1.Suppose a method is declared as:

public static void f (double d, int n) {
....;
}

Which one of the follow method invocations would compile with no errors?

Select one:
a. f(2.5, 3.5);
b. f(2, 3);
c. f(2.5);
d. f(3);

I chose b

2.Each of the following pieces of information is spelled out by the header of a method. Which one is of no importance to a caller of the method?

Select one:
a. The names of the formal parameters
b. The types of the parameters the method takes
c. The type of value returned by the method, if any
d. The number of parameters the method takes
e. The name of the method

I chose b

3.Consider this method:

public static int f (int a, int b, int c) {
return (a+b+c)/3;
}

What is the value of the expression f(1,2,3)?

I got 2.

4.How many parameters does the Math.copySign method take? (Feel free to browse the documentation to find the answer.)
Select one:
a. 0
b. 3
c. 2
d. 1

I chose c

5.If a method is invoked as s.m(3) and s is an object, then m is a static method.

Select one:
True
False

I chose true

6.How many times will the loop execute its body?

int x = 1;
while (x < 100) {
System.out.println(x + " ");
x += 10;
}

Select one:
a. 11
b. 10
c. 8
d. 9

I chose d

7.How many times will the loop execute its body?

int x = 10;
while (x % 3 != 0) {
System.out.println(x);
}

Select one:
a. more than a billion
b. 9
c. 0
d. 10

I chose a.

8.How many times will the loop execute its body?

String word = "a";
while (word.length() < 10) {
word = "b" + word + "b";
}

Select one:
a. 0
b. 7
c. 5
d. 6

I chose b

9.How many times will the loop execute its body?

int x = 20;
while (x > 0) {
System.out.println(x/10);
x = x / 2;
}

Select one:
a. 5
b. 2
c. more than a billion
d. 10

I chose b

10.Which of the following statements is false?

Select one:
a. A formal parameter is a variable
b. An actual parameter is an expression
c. The number of actual parameters must equal the number of formal parameters
d. The variables used as actual parameters must have the same names as the The variables used as actual parameters must have the same names as the variables used as formal parameters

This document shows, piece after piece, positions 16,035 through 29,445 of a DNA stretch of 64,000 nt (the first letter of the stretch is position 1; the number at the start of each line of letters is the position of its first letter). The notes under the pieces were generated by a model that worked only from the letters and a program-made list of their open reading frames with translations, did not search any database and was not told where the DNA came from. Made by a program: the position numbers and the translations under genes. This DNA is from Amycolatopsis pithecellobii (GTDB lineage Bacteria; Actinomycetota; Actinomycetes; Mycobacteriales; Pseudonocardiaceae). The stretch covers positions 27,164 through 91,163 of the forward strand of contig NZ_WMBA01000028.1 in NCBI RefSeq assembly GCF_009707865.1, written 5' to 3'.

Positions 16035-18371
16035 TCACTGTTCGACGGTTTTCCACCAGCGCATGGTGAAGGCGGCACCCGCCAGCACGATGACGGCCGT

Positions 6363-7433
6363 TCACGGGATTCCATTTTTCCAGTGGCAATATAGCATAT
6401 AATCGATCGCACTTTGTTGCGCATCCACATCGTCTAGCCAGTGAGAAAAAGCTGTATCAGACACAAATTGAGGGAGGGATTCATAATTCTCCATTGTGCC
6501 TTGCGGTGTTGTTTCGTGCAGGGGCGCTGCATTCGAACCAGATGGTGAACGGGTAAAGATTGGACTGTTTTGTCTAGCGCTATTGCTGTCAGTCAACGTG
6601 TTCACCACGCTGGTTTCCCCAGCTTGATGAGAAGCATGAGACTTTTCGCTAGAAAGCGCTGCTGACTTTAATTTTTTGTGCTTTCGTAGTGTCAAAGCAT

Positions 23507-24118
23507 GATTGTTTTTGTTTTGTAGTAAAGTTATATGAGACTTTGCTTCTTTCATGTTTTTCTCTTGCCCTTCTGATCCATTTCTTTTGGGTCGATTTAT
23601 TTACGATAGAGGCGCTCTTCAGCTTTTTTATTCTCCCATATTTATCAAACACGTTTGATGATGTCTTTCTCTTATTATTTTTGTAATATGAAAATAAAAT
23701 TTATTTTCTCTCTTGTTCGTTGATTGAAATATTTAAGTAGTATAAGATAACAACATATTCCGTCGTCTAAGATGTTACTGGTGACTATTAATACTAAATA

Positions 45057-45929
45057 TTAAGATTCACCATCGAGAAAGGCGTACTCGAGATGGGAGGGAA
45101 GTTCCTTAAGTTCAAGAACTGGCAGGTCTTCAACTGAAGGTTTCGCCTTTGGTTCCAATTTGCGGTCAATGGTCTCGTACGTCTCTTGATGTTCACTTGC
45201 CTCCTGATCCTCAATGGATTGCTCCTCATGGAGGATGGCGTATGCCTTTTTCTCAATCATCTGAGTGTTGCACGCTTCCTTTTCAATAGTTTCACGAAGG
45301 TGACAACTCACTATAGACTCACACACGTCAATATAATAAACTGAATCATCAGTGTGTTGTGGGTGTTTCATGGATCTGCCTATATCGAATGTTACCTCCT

I chose c

You can test a lot of these by writing programs and trying them out. You list the question and give your answer, but not your rationale.

For example...

Suppose a method is declared as:

> public static void f (double d, int n) {
> ....;
> }

Which one of the follow method invocations would compile with no errors?

Select one:
a. f(2.5, 3.5);
b. f(2, 3);
c. f(2.5);
d. f(3);

I chose b

You are right, but why are you right, or better yet, why are a, c, and d wrong?

Right off the bat, you can eliminate c and d. They have the wrong number of parameters. It's between a and d. One has two ints, one has two doubles. The function wants one int and one double. So how do you solve it? Well, when a function wants a double and is passed a double, it turns the int into a double. That's no problem because 2 turns into 2.0 quite nicely. The opposite is not true. A function that wants an int can't take 2.5 and turn it into an int. Hence the answer is b.

2.Each of the following pieces of information is spelled out by the header of a method. Which one is of no importance to a caller of the method?

Select one:
a. The names of the formal parameters
b. The types of the parameters the method takes
c. The type of value returned by the method, if any
d. The number of parameters the method takes
e. The name of the method

I chose b

Wrong here. See above The parameter types are important, as explained above. The names do not matter...

int foo(int a, double b);
int foo(int c, double d);

These are the same as far as the calling function is concerned, so the answer is going to be a. "foo" declares what it needs to do its job. How it does it and what names it gives its internal variables is irrelevant to the calling function.

Give 3 through 9 a shot by writing programs. If you're still confused afterwards, post again with a more detailed question.

For number 10, see the example in number 1...

f(2.5, 2.5);

2.5 and 3.5 don't have names. Look at your choices and see if that clarifies the answer

You chose c. If you chose c on number 10, why did you not choose d for number 2?

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